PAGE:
Description: The objective is to construct an NMR spectrometer based on permanent magnets that, using RF pulses applied through arrays of coils operates without electrically controlled magnetic field shims. In Phase II, the system should be actively and dynamically stabilized with respect to the fluctuation of external parameters such as temperature and meet additional performance metrics. In Phase III, the concept should be extended to MRI experiments incorporating pulsed magnetic field gradients.
When used for chemical identification or anatomical imaging, magnetic resonance experiments are conducted in strong magnetic fields that are homogeneous within parts per million everywhere within the volume under study. Superconducting MRI magnets rely upon a complex set of auxiliary electromagnets, called shim coils that are adjusted empirically to compensate for inhomogeneities in the static magnetic field. Portable NMR and MRI systems based on permanent magnet assemblies are generally designed to be intrinsically homogeneous. They employ adjustable mechanical shims but still rely upon electrically controlled auxiliary coils; both compromise their portability in applications ranging from composite materials inspection, the monitoring of curing in industrial settings, to petro-physical and petrochemical studies of extracted core samples. Both also make it impossible for permanent magnet-based NMR systems to be easily produced in volume, since each must be shimmed by hand.
The implementation of fully functional mobile NMR systems therefore requires an alternate means of counteracting these inhomogeneities. Signal acquisition over a very small region can lead to homogeneous spectra [1,2]; however, many applications require signal acquisition over volumes that are much larger than the length scale of the magnetic field inhomogeneities. An alternative method to accomplish something equivalent to shimming involves the preparation of the quantum state of the spins under study (i.e. their initial phases), such that inhomogeneity is intrinsically compensated by subsequent evolution of the spin system under a pulse sequence. In general, this requires addressing, in a time-dependent manner, the initial phase of spins in each voxel with spatial resolution comparable to the length over which the magnetic field varies. Such methods typically reduce the linewidth of single-sided systems from ~100-500 kHz to <1 kHz[3,4,5]. Such methods have been demonstrated only in laboratory settings using high amplitude pulsed magnetic field gradient systems and RF coils that enclose the sample, and with known or imposed static magnetic field inhomogeneities. The principal technical and scientific challenge to be addressed in Phase I is the generalization of this technique to a planar, single-sided geometry of magnet and surface coils in which the inhomogenities arise from the magnet and its interaction with the sample under study and are not known a priori. This SBIR opportunity thus involves the use of the shim pulse technique to produce single-sided, permanent-magnet based systems of increasing complexity and capability for a wide spectrum of analytical applications.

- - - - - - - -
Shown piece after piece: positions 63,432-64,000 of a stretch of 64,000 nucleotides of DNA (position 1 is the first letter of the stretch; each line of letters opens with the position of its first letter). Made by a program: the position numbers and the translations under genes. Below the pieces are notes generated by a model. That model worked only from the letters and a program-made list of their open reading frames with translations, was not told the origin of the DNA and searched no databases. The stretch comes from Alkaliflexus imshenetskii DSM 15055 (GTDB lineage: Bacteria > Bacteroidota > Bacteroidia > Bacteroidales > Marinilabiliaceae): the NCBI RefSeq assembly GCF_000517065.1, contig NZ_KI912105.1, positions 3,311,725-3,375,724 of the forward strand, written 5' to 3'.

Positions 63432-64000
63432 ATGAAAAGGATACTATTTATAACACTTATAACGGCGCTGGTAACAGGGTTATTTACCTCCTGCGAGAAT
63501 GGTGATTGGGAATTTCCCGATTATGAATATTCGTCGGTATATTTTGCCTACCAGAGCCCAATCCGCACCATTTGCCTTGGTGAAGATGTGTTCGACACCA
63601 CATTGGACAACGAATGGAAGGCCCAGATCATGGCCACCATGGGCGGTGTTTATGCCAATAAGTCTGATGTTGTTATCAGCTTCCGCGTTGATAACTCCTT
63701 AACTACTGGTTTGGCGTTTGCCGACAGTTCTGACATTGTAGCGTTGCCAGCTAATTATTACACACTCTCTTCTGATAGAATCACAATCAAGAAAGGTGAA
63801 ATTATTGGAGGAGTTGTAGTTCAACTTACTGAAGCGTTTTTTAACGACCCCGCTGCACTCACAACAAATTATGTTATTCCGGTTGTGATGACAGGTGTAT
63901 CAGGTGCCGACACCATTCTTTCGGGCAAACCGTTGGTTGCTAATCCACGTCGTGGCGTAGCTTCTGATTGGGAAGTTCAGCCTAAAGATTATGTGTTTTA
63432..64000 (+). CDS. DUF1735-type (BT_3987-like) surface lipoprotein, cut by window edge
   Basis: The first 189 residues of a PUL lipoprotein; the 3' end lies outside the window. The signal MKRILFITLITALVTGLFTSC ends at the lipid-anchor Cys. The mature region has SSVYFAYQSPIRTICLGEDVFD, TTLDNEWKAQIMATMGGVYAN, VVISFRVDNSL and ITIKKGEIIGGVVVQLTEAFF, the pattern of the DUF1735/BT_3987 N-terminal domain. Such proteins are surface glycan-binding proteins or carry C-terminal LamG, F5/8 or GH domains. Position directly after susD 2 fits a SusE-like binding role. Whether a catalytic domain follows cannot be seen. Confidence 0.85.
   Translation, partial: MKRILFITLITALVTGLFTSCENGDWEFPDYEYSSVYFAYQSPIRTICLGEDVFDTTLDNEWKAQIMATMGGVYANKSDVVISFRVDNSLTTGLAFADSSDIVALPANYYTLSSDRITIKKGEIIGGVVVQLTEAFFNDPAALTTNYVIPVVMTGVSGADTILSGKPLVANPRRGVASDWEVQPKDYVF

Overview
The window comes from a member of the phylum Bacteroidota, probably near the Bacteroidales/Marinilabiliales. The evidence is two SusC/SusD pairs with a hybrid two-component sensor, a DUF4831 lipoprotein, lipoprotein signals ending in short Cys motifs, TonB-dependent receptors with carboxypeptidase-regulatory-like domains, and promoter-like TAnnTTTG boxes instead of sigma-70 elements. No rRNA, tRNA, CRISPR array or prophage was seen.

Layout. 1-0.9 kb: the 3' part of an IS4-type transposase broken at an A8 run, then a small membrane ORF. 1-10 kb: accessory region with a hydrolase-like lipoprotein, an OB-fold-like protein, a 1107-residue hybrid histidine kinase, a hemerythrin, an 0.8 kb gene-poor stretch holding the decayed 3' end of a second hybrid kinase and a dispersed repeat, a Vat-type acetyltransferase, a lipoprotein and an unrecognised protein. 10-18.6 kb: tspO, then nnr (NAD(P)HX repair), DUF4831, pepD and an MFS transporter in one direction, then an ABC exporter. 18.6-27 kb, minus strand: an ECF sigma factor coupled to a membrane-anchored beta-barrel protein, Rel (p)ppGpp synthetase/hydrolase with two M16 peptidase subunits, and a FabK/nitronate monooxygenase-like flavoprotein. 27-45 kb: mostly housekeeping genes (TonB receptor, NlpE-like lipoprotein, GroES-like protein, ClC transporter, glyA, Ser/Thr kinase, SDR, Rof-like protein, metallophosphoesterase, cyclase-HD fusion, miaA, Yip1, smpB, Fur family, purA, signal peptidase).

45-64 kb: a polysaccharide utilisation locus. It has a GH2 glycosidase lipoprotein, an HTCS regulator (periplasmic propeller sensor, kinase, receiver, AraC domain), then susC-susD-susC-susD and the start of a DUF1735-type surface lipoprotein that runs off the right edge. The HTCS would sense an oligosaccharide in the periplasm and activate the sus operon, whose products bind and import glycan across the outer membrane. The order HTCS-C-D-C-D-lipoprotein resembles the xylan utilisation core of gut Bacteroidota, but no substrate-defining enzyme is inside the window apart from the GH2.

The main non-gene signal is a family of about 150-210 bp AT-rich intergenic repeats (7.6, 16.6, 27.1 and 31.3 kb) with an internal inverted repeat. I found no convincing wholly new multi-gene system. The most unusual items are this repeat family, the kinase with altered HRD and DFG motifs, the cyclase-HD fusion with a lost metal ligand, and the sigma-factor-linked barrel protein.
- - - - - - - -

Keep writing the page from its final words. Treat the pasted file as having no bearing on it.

Phase I: Design a single-sided NMR system incorporating an array of electrically controlled radiofrequency coils (a parallel phased array) for spectroscopy with shim pulses. The system should have an average equivalent magnetic field of >0.35T in an active fluid volume of 1 mL and produce linewidths of better than 50 ppm. The goal at the end of phase I is a working, bench-scale prototype with no elements that preclude its miniaturization to a handheld portable unit. The sensitivity and molecular specificity of the unit must be estimated in the solution phase using mixtures of the fluorinated compounds hexafluorobenzene and perfluorohexane.
Phase II: Based on the Phase I design, construct and demonstrate a spectrometer with an average equivalent magnetic field of >0.5T in an active volume of 1 mL, yielding linewidths of better than 5 ppm. By dynamically adjusting the shim pulses, the system should be compensated against variations in external parameters such as the temperature. Phase II also requires the development of an efficient algorithm to measure and counteract the field inhomogeneity. Further, the spectrometer should implement a graphical software interface for the automated generation and optimization of shim pulse coefficients.
Phase III: The goal of Phase III is the commercial production of a completely portable self-contained automated NMR spectrometer unit capable of solving a variety of spectroscopic analytical problems in a single-sided inspection package.